2.3. Upgrading the right to development.

2.3.1. Balancing human rights evaluations.

2.3.2. Strengthening the right to development.

2.3.2.1. Developing the normative content of the right to development.

2.3.2.2. Improving control over the implementation of the right to.

D. Collective human rights.

1. Collective rights in present international law.

1.1. "Nationalist" collective human rights.

1.2. Other collective human rights.

2. Perspectives from inclusive universality.

2.1.1. Collective rights as human rights.

2.2. Increasing attention for collective human rights.

2.2.1. More collective human rights?.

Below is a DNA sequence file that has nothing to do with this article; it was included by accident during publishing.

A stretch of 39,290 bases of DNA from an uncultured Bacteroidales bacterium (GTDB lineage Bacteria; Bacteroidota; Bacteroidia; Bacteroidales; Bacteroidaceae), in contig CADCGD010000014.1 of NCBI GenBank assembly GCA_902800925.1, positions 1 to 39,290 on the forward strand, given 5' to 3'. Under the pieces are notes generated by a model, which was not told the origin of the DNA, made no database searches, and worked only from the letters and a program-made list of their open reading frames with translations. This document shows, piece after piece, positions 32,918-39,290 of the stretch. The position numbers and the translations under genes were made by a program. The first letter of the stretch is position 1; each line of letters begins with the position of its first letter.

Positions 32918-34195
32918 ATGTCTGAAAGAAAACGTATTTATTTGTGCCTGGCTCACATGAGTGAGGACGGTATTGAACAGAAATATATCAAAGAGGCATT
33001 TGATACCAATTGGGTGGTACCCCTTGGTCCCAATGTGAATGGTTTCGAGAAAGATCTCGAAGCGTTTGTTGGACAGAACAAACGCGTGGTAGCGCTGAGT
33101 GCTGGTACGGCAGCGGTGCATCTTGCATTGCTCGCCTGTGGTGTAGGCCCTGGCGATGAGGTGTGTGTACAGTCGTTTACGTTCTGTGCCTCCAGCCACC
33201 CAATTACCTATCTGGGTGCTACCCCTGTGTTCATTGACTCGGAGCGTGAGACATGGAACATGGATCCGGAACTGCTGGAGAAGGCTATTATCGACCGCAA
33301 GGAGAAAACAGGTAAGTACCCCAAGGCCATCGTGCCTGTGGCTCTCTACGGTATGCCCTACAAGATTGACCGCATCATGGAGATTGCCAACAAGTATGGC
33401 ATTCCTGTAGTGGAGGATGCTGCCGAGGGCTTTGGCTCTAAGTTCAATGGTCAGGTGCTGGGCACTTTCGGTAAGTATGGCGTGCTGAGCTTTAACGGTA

2.2.2. Normative development and implementation mechanism.

IV. Conclusion on legal techniques for the accommodation of diversity.

I. Two central problems.

II. Deflating a blown up debate.

III. Promoting inclusive universality.

IV. Disarming Mala Fide critics.

V. Suggestions for further research.

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\n\n

Primary Entity<\/h3>\n